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50 Ways Farmers Can Protect Their Groundwater
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36. Know Your Well Site Conditions

ILLUSTRATION OF A FARM

Certain characteristics of the land where your well is located have a significant effect on water movement and the risk of groundwater contamination. The major characteristics to consider are: soil type, depth to aquifer, type of aquifer, other geologic conditions, precipitation, and temperature.

An "aquifer" is an underground zone saturated with water and capable of delivering water to a well at a usable rate. If the aquifer from which you draw water is within 50 feet of the surface, it is generally considered to be a shallow aquifer. These aquifers are more likely to become contaminated than deeper aquifers.

well log The best way to determine the aquifer's depth is to obtain a well log. If you do not have the log, check with the previous property owners or the company that dug the well. Otherwise, contact the Illinois State Geological Survey, Illinois State Water Survey, or local well drillers.
unconfined aquifer The potential for contamination also depends on the type of aquifer. An unconfined aquifer is bounded by geologic materials through which water easily moves.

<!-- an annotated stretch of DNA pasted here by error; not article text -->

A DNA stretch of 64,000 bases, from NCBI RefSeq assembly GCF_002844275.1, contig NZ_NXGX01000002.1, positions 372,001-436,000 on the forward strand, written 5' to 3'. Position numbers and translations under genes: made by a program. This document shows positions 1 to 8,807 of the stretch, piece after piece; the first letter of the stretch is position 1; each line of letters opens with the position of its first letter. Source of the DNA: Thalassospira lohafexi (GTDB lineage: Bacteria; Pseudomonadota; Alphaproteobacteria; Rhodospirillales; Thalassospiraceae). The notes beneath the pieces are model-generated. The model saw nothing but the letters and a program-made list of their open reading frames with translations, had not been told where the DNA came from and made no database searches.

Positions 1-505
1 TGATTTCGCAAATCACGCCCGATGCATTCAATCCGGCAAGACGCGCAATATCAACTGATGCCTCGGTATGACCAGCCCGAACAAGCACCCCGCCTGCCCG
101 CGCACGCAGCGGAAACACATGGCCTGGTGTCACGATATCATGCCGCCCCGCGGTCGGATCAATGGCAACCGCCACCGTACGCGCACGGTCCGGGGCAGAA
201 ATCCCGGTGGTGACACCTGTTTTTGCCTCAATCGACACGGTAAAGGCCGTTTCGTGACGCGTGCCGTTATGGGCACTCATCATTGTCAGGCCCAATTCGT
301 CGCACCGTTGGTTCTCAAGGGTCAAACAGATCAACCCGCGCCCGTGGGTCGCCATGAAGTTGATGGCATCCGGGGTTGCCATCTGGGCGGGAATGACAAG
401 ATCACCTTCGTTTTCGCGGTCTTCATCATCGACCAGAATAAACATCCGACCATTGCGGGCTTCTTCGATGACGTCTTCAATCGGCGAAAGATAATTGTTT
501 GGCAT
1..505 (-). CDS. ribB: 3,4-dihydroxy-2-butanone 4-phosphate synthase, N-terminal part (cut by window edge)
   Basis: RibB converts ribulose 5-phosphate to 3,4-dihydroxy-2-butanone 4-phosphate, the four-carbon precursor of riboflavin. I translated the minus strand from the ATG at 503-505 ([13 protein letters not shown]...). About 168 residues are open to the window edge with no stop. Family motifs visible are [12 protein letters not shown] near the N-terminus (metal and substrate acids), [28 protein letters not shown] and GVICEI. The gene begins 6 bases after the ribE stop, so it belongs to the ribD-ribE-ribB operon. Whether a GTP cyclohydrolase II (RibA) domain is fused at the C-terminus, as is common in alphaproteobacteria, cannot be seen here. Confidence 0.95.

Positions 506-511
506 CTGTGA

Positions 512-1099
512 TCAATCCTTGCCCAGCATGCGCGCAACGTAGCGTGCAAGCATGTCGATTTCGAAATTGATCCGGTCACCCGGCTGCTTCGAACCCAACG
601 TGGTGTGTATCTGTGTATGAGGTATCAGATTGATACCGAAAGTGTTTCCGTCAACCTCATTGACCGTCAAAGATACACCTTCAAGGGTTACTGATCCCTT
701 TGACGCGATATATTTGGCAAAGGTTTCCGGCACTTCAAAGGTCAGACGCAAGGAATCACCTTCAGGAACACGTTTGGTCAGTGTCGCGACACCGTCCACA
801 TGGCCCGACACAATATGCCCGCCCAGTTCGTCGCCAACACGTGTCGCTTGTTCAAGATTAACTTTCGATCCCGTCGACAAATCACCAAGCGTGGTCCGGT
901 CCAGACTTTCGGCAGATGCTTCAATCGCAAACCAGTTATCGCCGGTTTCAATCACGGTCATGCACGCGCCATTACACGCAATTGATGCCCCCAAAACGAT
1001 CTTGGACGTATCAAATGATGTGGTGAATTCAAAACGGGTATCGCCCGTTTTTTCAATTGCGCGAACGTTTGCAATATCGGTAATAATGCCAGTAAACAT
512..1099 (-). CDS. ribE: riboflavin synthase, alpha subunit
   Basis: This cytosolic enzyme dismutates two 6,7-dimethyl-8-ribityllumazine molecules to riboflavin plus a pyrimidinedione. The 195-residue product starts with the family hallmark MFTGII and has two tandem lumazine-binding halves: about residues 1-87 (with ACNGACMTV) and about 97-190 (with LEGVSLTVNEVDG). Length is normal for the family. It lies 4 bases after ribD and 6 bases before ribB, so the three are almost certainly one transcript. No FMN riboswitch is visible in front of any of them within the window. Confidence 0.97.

confined aquifer A confined aquifer is bounded on the top by geologic materials through which water moves very slowly, such as clays, shales, dense crystalline, and sedimentary bedrock. Generally, confined aquifers offer cleaner, safer water; but if chemicals enter them, it takes a long time to decontaminate them.
shallow limestone or dolomite deposits Regions with shallow limestone or dolomite deposits can be particularly susceptible to groundwater contamination because water may move rapidly through dissolved caverns or sinkholes.
sinkhole Once water enters a sinkhole, it receives little filtration or chance for degradation of the chemical. Fractured rock systems also allow rapid movement of contaminant-bearing water.
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